Alfredo Gomez-Beloz at a Venezuelan research site

Alfredo Gomez-Beloz has been studying plants his whole life. As a child, he accompanied his grandmother on plant-collecting missions. They combed the Indiana Dunes for pine needles to ease her arthritis and chamomile flowers to dry and use as tea.

"My grandmother was a Tarascán Indian from Michoacan, Mexico," Gomez-Beloz says. "She would prepare containers of pine needles and alcohol. The alcohol would extract a compound from the needles, and she'd rub that on herself. Her bedroom always smelled of pine needles."

Gomez-Beloz's grandmother was his first influence and Spanish his first language. He suspects there were some curanderos - folk healers - in his family. Given his background, Gomez-Belozís plan to establish gardens of medicinal plants in Venezuela's Orinoco River delta comes as no surprise.

The route from Chicago's Southeast Side to South America took shape gradually as Gomez-Beloz assembled his interests into career goals. As an undergraduate at Roosevelt University in Chicago, he majored in biology, thinking that he might go into medicine, but his curiosity about anthropology pulled him in another direction. He had always enjoyed watching PBS television specials on distant lands and peoples. While he was in college, a particularly intriguing one-hour show on the Hoarani Indians of Ecuador left him wanting to know more. He visited the UIC science library where he discovered books by Richard Evans Schultes, the father of ethnobotany.

"Ethnobotany is the study of the relationship between people and plants. They're intertwined," Gomez-Beloz explains. "When you eat a bowl of cereal in the morning, that's a plant. Aspirin also originally came from a plant. Without plants, there is no human life." Schultes had spent twelve years in Western Amazonia during the 1940s and 1950s. Reading his book, Plants of the Gods, Gomez-Beloz realized for the first time that it was possible to become a researcher studying how people use plants.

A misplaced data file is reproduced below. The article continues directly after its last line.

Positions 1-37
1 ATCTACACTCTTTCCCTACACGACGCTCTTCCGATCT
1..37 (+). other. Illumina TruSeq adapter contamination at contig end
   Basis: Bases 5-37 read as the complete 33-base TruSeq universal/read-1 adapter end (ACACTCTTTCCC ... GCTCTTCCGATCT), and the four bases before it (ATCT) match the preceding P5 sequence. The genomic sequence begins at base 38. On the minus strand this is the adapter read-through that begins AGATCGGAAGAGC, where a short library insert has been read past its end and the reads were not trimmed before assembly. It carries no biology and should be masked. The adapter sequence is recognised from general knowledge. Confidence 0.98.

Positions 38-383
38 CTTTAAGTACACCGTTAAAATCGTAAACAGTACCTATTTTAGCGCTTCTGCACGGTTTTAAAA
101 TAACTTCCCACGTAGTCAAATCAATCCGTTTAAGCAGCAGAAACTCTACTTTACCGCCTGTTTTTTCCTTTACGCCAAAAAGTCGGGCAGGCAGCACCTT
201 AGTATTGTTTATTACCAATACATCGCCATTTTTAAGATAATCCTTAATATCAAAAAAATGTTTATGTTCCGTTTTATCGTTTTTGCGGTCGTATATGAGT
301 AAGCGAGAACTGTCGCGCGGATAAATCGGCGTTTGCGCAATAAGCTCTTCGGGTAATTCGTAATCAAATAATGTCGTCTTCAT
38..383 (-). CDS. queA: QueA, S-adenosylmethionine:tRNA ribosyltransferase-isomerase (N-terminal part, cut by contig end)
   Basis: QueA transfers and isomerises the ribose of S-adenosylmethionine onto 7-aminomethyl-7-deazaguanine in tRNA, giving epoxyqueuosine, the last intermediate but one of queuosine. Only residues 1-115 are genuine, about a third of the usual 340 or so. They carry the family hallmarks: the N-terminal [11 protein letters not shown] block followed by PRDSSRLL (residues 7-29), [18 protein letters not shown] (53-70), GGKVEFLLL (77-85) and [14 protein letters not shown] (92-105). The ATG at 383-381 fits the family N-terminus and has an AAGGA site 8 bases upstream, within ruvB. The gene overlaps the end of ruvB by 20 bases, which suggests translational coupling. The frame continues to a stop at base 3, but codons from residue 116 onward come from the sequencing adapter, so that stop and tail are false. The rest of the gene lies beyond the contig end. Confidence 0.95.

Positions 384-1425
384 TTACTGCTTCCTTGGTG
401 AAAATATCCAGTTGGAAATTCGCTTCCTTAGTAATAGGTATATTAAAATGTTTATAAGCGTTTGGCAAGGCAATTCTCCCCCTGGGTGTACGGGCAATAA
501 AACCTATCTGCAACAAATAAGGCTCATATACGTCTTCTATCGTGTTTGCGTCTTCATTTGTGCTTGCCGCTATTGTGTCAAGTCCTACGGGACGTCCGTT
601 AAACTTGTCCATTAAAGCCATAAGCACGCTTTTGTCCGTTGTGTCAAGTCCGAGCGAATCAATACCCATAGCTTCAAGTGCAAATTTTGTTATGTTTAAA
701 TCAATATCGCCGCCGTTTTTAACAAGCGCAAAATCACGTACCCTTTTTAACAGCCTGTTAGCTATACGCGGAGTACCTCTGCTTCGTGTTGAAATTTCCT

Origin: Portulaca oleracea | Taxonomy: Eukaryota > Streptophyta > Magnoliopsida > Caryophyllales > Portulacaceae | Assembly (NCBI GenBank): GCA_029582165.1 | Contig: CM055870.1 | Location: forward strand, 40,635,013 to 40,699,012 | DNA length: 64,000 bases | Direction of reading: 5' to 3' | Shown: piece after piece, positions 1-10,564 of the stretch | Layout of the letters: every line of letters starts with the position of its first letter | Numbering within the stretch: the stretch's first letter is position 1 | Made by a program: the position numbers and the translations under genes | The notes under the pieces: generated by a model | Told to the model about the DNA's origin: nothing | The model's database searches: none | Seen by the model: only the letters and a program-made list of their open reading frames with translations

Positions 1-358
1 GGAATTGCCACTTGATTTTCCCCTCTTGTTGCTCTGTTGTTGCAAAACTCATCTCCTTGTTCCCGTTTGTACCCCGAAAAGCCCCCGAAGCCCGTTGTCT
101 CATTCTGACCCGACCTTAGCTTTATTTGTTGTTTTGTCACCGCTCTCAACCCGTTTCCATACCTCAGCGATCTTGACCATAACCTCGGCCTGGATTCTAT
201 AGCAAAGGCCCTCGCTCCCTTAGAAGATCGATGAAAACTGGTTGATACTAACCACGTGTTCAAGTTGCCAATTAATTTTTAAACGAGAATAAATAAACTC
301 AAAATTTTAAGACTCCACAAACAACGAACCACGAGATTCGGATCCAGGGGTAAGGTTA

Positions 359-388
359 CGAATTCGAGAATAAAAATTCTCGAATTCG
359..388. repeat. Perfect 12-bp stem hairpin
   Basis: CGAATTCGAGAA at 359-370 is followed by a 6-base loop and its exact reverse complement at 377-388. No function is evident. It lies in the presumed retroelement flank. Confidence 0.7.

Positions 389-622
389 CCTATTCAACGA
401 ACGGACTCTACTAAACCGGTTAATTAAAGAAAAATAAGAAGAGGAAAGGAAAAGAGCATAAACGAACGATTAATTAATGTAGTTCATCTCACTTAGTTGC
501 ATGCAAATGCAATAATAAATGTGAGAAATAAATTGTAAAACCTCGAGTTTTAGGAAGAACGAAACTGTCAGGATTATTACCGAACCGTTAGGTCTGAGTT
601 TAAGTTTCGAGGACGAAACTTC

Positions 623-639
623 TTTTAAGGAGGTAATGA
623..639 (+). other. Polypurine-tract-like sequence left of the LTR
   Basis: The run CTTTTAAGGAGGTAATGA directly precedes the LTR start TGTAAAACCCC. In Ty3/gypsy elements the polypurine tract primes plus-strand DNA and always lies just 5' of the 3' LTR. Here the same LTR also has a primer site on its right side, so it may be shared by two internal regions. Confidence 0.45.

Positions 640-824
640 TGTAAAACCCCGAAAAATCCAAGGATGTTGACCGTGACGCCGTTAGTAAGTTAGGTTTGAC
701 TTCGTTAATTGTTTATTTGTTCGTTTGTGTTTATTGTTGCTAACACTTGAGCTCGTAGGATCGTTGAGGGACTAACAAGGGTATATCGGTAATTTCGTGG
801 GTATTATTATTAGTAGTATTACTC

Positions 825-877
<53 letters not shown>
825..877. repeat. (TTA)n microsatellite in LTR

Next, during his senior year at Roosevelt, Gomez-Beloz signed up for a course in plant taxonomy at the UIC College of Pharmacy with Dr. Djaja Djenoel Soejarto. Coincidentally, Dr. Soejarto had been one of Schultes's PhD students at Harvard University. With Dr. Soejarto's encouragement, Gomez-Beloz applied for and was granted a New York Botanical Garden Everett Internship. Gomez-Beloz spent the summer following college graduation (1991) at the garden studying various aspects of botanical research. In October, Dr. Michael J. Balick, director of the Institute of Economic Botany of the New York Botanical Garden in the Bronx, and Gomez-Beloz's mentor, invited him to go the Orinoco River delta in Venezuela to work on an ethnobotanical survey of the plants used by the Warao Indians. Gomez-Beloz eagerly signed on. His task was to pinpoint plants growing in the area and describe their uses as medicines, foods, and construction materials as well as for other purposes. The work was fascinating, but he experienced true culture shock. He missed his family and familiar sights like stores and traffic. Some of the natives spoke Spanish, but were more comfortable with their own language. The grammar of their language had nothing in common with English or any Latin-based language.

After his first visit to Venezuela, Gomez-Beloz knew he did not want to become a doctor. Instead, he wanted to find a profession that would allow him to combine his curiosity about plants with his interest in anthropology and health. He also wanted to return to Venezuela to continue his research. As an undergraduate, he had heard about the value of an MPH. Now that course of study seemed like the perfect answer to his needs.